--
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Doug Miller (alphageek at milmac dot com)
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Doug Miller wrote:

I have in a book, but since every other printed source I saw refered to quarter sawn silky oak as lacewood I figured the book was mistaken.
I still figure that.
--

FF


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On 19 Oct 2005 19:41:42 -0700, snipped-for-privacy@spamcop.net scribbled:

Here are the first four google hits on a search on "Lacewood" and "Platanus"
http://www2.fpl.fs.fed.us/TechSheets/HardwoodNA/htmlDocs/platan1.html
http://207.36.125.114/wwp/wom/europeanplane.cfm?printPage=1 &
http://www.redbridgemarquetrygroup.org/Roys_veneers_page_six.htm
http://advantagelumber.com/lacewood.htm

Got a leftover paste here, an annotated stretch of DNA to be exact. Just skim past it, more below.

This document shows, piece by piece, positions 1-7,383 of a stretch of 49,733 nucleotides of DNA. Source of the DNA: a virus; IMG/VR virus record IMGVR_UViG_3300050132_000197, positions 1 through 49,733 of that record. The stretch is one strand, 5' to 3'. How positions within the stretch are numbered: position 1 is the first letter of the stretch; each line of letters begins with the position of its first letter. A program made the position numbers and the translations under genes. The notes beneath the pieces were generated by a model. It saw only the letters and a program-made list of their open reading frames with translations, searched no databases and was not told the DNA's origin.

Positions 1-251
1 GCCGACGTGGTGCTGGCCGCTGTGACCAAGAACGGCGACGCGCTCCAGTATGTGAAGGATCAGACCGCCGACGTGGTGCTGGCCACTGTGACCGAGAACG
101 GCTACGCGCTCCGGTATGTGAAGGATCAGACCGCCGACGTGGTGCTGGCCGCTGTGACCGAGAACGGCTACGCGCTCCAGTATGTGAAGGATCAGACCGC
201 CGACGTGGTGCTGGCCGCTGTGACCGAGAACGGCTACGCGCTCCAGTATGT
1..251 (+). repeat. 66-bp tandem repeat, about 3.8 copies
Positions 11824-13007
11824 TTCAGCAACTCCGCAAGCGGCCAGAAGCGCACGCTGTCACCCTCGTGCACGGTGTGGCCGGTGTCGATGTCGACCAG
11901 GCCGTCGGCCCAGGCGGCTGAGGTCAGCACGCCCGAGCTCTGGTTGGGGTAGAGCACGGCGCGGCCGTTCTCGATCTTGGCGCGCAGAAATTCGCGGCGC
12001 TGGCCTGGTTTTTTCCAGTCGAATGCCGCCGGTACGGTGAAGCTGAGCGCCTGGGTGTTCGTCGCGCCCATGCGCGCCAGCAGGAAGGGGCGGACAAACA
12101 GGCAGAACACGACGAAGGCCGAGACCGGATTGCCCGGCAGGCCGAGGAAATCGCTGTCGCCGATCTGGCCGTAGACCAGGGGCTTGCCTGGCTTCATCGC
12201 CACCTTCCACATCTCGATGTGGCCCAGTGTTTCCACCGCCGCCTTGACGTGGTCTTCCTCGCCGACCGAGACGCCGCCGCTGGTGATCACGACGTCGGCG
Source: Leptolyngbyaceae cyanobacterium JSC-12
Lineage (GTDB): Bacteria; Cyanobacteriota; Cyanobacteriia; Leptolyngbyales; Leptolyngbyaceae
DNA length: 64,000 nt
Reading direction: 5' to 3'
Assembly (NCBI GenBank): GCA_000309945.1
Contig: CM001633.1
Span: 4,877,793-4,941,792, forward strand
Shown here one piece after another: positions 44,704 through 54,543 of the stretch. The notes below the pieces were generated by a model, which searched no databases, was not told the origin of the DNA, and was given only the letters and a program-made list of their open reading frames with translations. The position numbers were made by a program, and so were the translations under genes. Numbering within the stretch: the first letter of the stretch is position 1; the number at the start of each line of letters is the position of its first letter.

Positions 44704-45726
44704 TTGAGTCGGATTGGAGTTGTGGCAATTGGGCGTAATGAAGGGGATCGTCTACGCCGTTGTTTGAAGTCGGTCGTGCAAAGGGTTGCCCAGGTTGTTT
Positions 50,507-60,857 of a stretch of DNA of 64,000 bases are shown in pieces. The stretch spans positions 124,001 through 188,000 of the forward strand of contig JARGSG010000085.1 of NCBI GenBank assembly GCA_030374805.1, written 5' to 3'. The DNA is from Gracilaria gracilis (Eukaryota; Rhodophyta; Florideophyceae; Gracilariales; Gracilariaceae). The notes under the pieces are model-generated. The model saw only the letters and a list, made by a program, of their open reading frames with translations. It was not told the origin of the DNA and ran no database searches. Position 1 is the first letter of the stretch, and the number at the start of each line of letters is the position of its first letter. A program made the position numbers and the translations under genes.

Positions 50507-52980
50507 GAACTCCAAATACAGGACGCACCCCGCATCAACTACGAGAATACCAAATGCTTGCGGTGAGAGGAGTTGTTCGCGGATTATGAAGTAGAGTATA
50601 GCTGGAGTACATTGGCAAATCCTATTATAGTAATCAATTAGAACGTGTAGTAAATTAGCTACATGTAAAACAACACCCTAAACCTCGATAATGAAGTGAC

Luigi Replace "nonet" with "yukonomics" for real email address www.yukonomics.ca/wooddorking/humour.html www.yukonomics.ca/wooddorking/antifaq.html http://en.wikipedia.org/wiki/Wikipedia:WikiProject_Woodworking
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On Thu, 20 Oct 2005 02:01:12 GMT, snipped-for-privacy@milmac.com (Doug Miller) wrote:

_Everything_ gets called "lacewood" if the figure is right,
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(Doug Miller) wrote:

Jim writes;
I bought some air-dried in a pile of walnut. It was partially spalted (some nicely), but many of the boards were "propeller" warped. I was able to use a lot of it for painted moldings at a local church restoration. It worked beautifully. Love the salmon color of the unspalted pieces.
Jim in KY